In my family, we used to always get a bushel of peaches this time of year, and boil a pot of water, dump the peaches in for about 20 seconds, and then fish them out. This makes them really easy to peel. Then we'd slice them off the stone (seed) over a bowl, so that we didn't lose any of the drips of juice. There were always a few drips of water from the boiling, too, for a little bit of extra liquid. Then we'd stir in ascorbic acid in some form, usually either lemon juice or ground up vitamin C tablets, but fruit fresh is the same thing, but it also has dextrose sugar. So you can use Fruit Fresh instead of the lemon juice or vitamin C tablets, or else a thawed can of (undiluted) frozen orange or lemon juice, which already has the sugar in it. We used to just add a little sugar to the mix before freezing in zip lock bags.

                  The acid keeps the fruit from darkening, so it looks more appealing later on, and it also adds a bit of flavor to the peaches, which have a delicate flavor anyway, that loses a bit when they're frozen. The sugar is also there for a reason - sugar is hygroscopic, meaning it "loves" water and retains it easily. So having a little sugar coating your peaches helps them to retain their juices and resist freezer burn. Freezer burn is when the moisture gets drawn out of the fruit, and the cells of the fruit are broken. When when you thaw it, it has less flavor, and the texture is really mushy. The sugar also helps keep it from absorbing moisture from the freezer, so that it doesn't get that nasty "freezer ice" taste.

                  When we did this, we just did it by taste, stirring a spoonful or 2 of sugar into every bag of peaches we were freezing, so I don't have exact measurements. It was slightly sweeter than fresh peaches, of course, but not enough for pie filling - and it depends on how sweet the peaches are to begin with. So I copied out here a recipe that came from Alton Brown, don't know how his measurements would compare, since I haven't tried his, but I think they're likely similar. I also haven't tried adding paprika as he does (I think for both color and flavor), which might be nice, but I think I'd only do that to a test bag or two, since it might make the end product less versatile if you want to bake with it later.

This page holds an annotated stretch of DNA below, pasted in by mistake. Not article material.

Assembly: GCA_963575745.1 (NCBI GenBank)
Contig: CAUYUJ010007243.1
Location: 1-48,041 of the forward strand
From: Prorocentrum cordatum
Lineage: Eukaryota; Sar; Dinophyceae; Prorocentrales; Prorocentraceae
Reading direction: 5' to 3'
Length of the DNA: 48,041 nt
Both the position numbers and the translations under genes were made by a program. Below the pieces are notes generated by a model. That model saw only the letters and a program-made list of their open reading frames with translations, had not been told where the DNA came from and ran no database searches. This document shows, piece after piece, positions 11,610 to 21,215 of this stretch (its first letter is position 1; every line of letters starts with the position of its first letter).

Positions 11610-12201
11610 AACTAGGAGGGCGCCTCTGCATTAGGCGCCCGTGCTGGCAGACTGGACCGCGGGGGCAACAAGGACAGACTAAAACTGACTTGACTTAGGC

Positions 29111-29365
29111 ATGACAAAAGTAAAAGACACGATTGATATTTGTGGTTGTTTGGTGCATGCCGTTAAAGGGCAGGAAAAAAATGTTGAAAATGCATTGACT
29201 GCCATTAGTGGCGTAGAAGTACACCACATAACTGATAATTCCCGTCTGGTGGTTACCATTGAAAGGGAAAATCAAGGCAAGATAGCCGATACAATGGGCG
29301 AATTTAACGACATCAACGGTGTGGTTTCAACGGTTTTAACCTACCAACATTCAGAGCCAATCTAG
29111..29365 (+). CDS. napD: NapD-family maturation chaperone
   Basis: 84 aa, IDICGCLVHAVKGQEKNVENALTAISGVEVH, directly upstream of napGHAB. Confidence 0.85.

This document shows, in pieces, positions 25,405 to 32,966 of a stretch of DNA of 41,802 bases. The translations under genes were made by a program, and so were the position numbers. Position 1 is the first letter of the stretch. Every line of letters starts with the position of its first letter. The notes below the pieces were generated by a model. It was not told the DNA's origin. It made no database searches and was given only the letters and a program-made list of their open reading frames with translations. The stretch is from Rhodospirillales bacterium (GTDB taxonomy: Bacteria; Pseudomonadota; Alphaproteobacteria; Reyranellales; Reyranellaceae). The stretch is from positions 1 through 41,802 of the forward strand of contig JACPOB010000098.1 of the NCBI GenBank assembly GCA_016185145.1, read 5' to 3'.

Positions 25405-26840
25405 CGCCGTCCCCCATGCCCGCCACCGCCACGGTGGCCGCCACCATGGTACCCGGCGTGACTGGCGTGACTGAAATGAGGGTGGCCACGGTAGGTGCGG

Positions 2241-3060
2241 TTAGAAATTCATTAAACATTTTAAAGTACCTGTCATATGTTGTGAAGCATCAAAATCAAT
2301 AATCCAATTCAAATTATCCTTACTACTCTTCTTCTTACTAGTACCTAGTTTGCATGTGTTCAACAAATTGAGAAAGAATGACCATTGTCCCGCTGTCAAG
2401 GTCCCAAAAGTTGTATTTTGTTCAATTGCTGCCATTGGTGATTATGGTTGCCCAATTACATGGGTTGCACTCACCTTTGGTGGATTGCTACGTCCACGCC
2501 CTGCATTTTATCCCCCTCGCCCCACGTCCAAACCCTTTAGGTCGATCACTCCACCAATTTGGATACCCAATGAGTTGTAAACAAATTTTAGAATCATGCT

All I know is that when we pulled a bag of those frozen peaches out of the freezer in mid winter, we felt we were eating gold. They were wonderful, we always ate them half thawed, they were so good they rarely made it as far as getting baked into a pie. But if you do think you'll be baking with them later, make yourself a notation as to the proportions of juice and sugar that you added when freezing them, so you can "short" your recipe a little sugar or juice later on. And the frozen cubes are great to make smoothies, or to use instead of ice cubes in iced tea or whatever. Soften a little vanilla ice cream, and stir them in with a little cinnamon, or add them into some jello made with juice to make popsicles (note: if you do popsicles, make them a lot sweeter that you think-frozen, you can't taste the sweetness as much). Enjoy!

                  Frozen Peaches, Alton Brown

                  4 ounces granulated sugar
                  1 teaspoon ground children's Vitamin C
                  1/2 teaspoon smoked paprika (optional)
                  1 pound peeled and pitted fresh peaches, cut into 1/2-inch thick slices

                  Place the sugar, Vitamin C and paprika into a 1-gallon zip-top bag, seal and shake to combine. Add the peaches and toss to coat well. Lay the bag flat on a counter and using a straw, suck out any remaining air in the bag. Return to the freezer.

                  Linda, Seattle